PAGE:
To the casual observer, the 83rd International Geneva Motor Show was all about the showdown between supercar makers, a high noon face-off played out with vast engines, yards of rippling carbon fibre and every technological trick in the book. With international debuts from McLaren, Ferrari and Lamborghini, each vying to outdo the other in terms of sheer outlandish techno-brilliance, the rest of the industry had to take something of a back seat.

As a result, outright innovation was thin on the ground, especially galling at a time of sluggish sales, lost jobs, factory closures and general industry gloom. The job of a motor show is to banish the vicissitudes of everyday life and project a shiny, happy image of progress, brilliance and buoyant optimism. To that end, most manufacturers succeeded, even if excitement was a little thin on the ground.

The luxury sector is still buoyant, and Geneva is a traditional showcase for the more esoteric manufacturers and tuning houses, hell-bent on upping the power output and visual appearance of the major car-makers with exotic limited editions - Startech, Techart, Carlsson, Mansory, AC Schnitzer, Kahn and Hamann were all there demonstrating varying degrees of tastelessness. There was also a raft of boutique sports car and SUV builders on show, all clamouring for a small but lucrative market driven by money from China and the Middle East.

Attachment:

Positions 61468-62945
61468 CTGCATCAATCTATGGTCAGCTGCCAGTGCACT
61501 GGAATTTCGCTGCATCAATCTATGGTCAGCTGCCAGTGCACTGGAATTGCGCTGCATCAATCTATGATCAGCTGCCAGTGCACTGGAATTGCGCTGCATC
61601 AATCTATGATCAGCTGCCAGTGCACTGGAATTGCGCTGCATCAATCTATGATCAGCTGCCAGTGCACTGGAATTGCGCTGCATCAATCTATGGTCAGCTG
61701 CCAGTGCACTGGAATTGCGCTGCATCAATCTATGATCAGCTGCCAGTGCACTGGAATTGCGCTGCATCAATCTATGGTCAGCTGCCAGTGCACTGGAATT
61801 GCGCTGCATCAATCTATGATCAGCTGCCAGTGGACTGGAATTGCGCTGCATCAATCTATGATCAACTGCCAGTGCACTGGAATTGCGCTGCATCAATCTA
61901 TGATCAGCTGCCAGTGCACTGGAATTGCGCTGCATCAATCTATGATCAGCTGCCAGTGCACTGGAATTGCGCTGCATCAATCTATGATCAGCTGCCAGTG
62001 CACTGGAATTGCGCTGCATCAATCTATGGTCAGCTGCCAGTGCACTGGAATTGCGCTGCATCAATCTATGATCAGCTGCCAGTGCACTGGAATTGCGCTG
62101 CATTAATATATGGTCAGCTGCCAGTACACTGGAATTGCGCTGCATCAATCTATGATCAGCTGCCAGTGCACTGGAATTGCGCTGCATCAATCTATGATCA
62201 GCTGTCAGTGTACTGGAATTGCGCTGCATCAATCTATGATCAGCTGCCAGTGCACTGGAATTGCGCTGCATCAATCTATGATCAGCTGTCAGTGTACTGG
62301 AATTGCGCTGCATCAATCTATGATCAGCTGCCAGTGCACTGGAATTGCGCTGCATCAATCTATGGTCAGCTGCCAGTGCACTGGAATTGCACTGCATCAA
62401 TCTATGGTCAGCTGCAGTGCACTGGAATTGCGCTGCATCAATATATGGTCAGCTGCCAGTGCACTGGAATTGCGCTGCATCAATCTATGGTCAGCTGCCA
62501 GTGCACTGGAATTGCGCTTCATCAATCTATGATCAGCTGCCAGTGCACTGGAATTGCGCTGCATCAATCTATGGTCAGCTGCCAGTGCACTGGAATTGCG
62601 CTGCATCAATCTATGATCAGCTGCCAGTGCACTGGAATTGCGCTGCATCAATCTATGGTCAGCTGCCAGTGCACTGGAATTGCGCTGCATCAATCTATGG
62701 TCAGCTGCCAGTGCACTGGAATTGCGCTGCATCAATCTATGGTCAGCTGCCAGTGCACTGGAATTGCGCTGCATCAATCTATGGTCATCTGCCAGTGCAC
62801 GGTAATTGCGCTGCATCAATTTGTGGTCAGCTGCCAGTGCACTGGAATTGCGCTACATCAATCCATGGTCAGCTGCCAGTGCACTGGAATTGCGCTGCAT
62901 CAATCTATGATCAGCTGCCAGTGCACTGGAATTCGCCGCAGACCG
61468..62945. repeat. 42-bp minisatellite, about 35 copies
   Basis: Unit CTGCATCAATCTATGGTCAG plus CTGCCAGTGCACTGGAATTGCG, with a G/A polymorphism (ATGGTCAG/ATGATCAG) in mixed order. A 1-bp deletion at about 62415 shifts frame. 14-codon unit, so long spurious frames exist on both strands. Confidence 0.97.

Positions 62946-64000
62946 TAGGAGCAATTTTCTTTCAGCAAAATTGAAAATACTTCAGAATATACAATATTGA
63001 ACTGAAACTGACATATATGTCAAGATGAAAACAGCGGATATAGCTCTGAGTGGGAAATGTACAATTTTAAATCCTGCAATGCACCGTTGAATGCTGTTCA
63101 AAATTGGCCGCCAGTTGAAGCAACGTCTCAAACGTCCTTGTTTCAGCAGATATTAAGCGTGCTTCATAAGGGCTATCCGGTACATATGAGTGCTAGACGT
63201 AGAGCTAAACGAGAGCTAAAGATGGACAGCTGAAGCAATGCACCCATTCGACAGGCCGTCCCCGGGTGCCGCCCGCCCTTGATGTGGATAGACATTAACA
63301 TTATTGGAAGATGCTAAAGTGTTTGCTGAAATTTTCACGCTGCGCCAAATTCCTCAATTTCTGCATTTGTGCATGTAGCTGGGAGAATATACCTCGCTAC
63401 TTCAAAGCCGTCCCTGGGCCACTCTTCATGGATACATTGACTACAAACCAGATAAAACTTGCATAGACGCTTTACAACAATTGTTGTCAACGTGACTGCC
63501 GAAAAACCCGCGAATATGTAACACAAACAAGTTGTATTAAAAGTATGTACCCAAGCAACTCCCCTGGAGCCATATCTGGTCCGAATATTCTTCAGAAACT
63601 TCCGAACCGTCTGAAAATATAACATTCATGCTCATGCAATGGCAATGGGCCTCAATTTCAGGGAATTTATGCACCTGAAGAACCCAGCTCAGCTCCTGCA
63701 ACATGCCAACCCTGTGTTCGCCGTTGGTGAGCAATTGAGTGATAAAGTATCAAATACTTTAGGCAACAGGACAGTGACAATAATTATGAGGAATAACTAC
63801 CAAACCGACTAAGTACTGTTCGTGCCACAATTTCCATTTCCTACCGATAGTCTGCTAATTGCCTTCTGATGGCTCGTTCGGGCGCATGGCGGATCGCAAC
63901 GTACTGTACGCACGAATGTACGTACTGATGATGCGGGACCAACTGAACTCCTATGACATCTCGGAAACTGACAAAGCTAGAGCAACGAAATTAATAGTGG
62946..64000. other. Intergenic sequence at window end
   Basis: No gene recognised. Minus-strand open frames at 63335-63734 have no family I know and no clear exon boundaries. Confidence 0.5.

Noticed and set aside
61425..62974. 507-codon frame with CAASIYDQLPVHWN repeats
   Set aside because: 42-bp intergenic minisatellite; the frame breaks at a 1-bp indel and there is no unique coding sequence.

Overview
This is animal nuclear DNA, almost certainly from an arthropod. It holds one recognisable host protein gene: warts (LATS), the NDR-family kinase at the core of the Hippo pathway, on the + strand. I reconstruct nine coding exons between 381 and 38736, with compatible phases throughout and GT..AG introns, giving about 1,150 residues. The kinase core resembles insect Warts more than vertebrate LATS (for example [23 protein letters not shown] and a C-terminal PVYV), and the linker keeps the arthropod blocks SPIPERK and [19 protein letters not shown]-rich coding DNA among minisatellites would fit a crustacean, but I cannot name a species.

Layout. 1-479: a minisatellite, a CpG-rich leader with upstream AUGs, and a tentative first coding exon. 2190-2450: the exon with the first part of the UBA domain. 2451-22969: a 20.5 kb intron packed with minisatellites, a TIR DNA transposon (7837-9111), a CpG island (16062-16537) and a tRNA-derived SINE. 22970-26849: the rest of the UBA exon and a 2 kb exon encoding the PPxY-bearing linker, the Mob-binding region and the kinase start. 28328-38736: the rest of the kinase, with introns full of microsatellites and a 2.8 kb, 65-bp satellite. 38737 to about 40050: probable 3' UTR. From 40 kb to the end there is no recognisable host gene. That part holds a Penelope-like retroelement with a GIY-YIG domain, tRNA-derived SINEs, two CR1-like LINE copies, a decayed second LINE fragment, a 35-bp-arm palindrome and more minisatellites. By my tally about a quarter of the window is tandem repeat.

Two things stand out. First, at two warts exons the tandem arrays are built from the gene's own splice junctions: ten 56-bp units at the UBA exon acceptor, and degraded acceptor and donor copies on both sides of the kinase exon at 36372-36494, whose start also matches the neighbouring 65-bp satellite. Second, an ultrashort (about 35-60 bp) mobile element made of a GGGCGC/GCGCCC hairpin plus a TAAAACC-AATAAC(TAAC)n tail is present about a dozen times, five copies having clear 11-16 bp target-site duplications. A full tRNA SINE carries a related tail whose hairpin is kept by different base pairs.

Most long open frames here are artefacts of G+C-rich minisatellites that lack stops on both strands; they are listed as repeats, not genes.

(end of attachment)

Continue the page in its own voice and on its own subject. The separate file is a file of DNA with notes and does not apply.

The vaguely patrician attitude that Europe is still the design centre of the world is starting to topple. Geneva saw the world debut of Qoros Auto, an entirely new Chinese brand set to take on the European mass market, with no care whatsoever for the absence of heritage or brand longevity.

So high end or low: take your pick. The ultra cheap car isn't going to go away and burgeoning markets like India, China and South Africa take millions more budget vehicles than they do luxury steeds, even if the latter garner all the attention. We can only hope that the same levels of ingenuity and expertise are applied to making world cars for the masses.  

Electric propulsion is slowly seeping into the mainstream, even if sales still aren't where they should be. The focus has shifted to tricks and gadgets, such as in-car internet, which appeared to finally come of age. Bentley's app-enabled Flying Spur, which allows owners to control satnav, temperature and other rear seat amenities from their smartphones, was countered by Ferrari's newly Siri-integrated FF model, complete with integral iPad minis. Ford, Peugeot and Vauxhall all offered internet on the move and better integration for smartphones, Siri and - in the case of Volvo - with Spotify.

Click through the gallery to see our selection of cars and concepts from the 2013 show.